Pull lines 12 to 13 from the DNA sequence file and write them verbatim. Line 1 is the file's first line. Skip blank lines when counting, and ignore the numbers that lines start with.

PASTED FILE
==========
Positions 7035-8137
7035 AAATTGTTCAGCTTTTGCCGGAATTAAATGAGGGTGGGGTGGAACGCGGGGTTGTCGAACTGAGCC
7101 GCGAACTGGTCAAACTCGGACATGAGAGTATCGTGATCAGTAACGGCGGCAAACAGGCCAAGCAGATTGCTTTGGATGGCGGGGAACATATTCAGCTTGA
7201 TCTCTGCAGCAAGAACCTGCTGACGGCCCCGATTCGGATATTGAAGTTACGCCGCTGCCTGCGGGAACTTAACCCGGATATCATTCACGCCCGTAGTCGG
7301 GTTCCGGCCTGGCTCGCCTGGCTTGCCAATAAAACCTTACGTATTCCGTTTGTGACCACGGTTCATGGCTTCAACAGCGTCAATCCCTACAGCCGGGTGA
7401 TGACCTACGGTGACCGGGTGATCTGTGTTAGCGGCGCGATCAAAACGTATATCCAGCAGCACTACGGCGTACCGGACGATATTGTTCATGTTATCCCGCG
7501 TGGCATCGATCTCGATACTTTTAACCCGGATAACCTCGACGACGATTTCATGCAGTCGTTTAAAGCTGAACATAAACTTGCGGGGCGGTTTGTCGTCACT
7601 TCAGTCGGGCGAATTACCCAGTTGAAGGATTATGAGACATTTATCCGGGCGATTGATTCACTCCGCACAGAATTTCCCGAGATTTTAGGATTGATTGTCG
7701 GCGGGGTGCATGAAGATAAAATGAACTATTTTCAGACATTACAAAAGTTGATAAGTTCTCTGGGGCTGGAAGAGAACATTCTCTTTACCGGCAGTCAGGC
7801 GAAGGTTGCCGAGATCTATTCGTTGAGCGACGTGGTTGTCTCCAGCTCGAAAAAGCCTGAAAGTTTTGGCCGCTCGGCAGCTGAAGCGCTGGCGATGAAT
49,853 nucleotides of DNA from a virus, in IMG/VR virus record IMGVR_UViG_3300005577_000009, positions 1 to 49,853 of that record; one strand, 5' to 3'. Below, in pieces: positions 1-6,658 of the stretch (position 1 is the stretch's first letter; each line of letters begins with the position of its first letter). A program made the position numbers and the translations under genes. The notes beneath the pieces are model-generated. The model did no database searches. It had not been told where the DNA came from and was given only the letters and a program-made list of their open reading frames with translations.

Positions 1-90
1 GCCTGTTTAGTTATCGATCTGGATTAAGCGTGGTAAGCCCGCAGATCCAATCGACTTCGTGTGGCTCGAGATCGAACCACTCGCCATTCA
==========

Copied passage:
Positions 1-90
1 GCCTGTTTAGTTATCGATCTGGATTAAGCGTGGTAAGCCCGCAGATCCAATCGACTTCGTGTGGCTCGAGATCGAACCACTCGCCATTCA